The Answer to a Prayer

The Answer to a Prayer

A butterfly friend reminded me of the importance of today when it dove into a tiger lily in pursuit of its nectar. What better way to make a day delicious and nutritious than to dive in anticipating value?

I was sitting at the kitchen table reading from A Course in Miracles when I caught some movement in the periphery of my vision. It was a female Ruby Throated Hummingbird flitting amongst the hosta flowers in the garden just outside my picture window. My camera was handy so I snapped this photo—a little blurry but a frame of reference none-the-less. Hummingbirds are so quick, I couldn’t help but wonder how often she had visited without my knowledge.

Following in Ruby’s “steps” came a Tiger Swallowtail Butterfly. I grabbed my camera again, but this time ran outside with it.  If you have ever watched a Tiger Swallowtail dive into a Tiger Lily you know how sweet it is to witness. They often reemerge soaking wet with pollen.

The activity in my garden all happened so fast, as life often does. When I imported the photos to my computer, I had a chance to relive the experience, literally, frame by frame. That’s when the message came to me. It reminded me of the importance of today (and every day)—to dive into it in pursuit of its nectar.

It’s easy to forget to seek the nectar or even that nectar exists in life’s more challenging moments. That’s one reason why meditation is so awesome. We can always go back meditatively to relive an experience in pursuit of understanding what we didn’t gain the first time around; much like I did with the importing of the hummingbird, flower and butterfly images. Life happens so quickly at times but we can review it frame by frame in meditation to understand it on a ‘spiritual’ level—to view it through the eyes of our hearts.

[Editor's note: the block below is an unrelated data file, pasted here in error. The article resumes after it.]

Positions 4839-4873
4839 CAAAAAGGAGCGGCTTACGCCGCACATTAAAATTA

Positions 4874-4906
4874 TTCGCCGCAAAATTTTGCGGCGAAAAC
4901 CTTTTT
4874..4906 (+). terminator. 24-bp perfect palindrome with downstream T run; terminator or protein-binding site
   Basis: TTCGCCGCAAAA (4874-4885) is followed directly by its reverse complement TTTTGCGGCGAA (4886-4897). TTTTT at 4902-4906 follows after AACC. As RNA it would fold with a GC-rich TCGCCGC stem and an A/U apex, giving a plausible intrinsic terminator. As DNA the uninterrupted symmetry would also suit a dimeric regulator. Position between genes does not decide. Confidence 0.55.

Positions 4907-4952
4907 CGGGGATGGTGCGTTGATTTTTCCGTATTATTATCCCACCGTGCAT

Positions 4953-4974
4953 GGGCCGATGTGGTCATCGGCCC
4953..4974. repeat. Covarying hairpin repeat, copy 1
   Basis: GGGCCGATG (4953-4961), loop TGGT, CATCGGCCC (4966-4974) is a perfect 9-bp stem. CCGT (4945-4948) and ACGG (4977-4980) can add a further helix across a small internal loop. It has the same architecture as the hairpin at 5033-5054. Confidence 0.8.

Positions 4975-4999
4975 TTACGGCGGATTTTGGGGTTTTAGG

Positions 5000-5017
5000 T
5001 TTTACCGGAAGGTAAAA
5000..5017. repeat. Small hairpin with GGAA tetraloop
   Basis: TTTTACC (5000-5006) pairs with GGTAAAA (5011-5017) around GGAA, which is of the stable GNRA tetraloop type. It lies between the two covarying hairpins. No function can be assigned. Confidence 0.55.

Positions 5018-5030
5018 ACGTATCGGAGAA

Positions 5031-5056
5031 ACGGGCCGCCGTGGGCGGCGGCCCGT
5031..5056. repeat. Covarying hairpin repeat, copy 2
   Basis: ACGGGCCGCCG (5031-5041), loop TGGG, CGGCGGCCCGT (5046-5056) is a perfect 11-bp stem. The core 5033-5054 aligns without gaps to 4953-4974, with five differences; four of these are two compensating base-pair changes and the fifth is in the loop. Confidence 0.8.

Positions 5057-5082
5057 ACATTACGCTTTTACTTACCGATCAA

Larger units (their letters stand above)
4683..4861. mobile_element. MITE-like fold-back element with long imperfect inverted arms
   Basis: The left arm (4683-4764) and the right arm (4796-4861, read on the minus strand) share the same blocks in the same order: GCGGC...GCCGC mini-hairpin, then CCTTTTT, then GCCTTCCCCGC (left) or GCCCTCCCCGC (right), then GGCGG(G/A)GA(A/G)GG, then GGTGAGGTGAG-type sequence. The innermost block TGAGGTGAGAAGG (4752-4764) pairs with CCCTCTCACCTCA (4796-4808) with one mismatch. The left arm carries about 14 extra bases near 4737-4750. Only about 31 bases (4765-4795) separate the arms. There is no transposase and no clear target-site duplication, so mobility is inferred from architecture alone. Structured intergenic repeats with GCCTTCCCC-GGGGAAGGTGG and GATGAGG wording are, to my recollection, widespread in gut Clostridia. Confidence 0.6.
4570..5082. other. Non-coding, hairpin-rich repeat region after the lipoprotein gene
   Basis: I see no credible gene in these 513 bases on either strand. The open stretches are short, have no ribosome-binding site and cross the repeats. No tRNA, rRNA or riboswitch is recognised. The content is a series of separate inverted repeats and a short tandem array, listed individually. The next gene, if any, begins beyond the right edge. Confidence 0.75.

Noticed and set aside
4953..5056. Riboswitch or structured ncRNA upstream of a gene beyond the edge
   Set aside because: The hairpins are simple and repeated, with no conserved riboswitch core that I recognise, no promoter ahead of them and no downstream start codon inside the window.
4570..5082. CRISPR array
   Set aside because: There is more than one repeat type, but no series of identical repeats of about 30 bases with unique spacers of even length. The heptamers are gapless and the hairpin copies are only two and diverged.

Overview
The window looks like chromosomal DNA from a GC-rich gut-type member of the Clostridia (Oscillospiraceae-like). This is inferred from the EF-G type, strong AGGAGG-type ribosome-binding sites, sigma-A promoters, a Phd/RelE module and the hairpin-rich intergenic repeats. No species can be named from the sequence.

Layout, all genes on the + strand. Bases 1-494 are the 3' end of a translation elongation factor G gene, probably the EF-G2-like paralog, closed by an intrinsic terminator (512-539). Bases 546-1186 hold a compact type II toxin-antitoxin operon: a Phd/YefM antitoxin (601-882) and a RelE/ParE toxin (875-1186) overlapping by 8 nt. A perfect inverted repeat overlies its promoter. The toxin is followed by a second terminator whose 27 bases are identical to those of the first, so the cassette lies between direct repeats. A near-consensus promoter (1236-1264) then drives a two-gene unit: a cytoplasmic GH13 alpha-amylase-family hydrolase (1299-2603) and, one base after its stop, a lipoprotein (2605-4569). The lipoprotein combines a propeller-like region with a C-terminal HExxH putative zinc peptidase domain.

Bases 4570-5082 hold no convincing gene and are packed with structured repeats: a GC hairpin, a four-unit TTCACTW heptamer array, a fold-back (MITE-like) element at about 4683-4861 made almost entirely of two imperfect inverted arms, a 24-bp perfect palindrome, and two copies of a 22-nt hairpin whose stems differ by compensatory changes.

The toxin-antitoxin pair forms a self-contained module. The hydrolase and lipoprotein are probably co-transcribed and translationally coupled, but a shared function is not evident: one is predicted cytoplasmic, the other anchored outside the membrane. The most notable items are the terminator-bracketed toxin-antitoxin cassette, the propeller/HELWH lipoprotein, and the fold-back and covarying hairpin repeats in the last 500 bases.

Intellectually my experience was cool, but on a spiritual/heart level it was profound.

My work with clients is a blending of personal growth and spiritual pursuits. Just logical stuff really, but a logic that our minds have not necessarily been trained to decipher. This is why my work is educational. On a physical level life sometimes appears to just suck. But on a spiritual level there is always a blessing. So even if it is years later, in meditation we can review a situation in pursuit of the understanding that can grow us spiritually—in both love and integrity. The blessing wasn’t that I saw all this garden activity; the blessing was that this was an answer to my prayer. The blessing was the gift of its deeper meaning.

One way I fully receive a blessing is by allowing  it to touch me, to breath it in, to let it sink into my bones rather than go into my head with it. A blessing is meant for me personally but if you are being presented with a view from the gate—if you were drawn to read this and choose to let it sink in—there is likely an answer to your prayers hidden in my writing somewhere too.

The nectar that we didn’t even know was a possibility in the past will still be there waiting for us years later. This is why we sometimes can’t let an experience go. Initially we often react to life’s challenges. Reaction separates us from others. But with our hearts we can respond. Responding opens us to how we might actually be more similar than our egos would care to admit or to how we have felt similarly before. These are things we can work with—things we have the power to changethings that can grow us in both love and integrity.

So how am I similar to a Tiger Lily, Ruby Throated Hummingbird and Tiger Swallowtail Butterfly you might be wondering?

People come together to grow so sometimes I’m the Tiger Lily and sometimes I’m the Tiger Swallowtail and sometimes I’m the Hummingbird who prefers the Hosta to the Tiger Lily.

  • As with the Tiger Lily and Tiger Swallowtail, relationships are mutually beneficial. At first glance it might seem like the Tiger Swallowtail is the only one benefiting, but the Tiger Lily is benefiting from the pollinating. You might say that it is receiving a blessing. Both are just being themselves and both are benefiting much like what happens in human relationships. It’s easy to forget that every encounter is always mutually beneficial on a spiritual level so this image is a great reminder.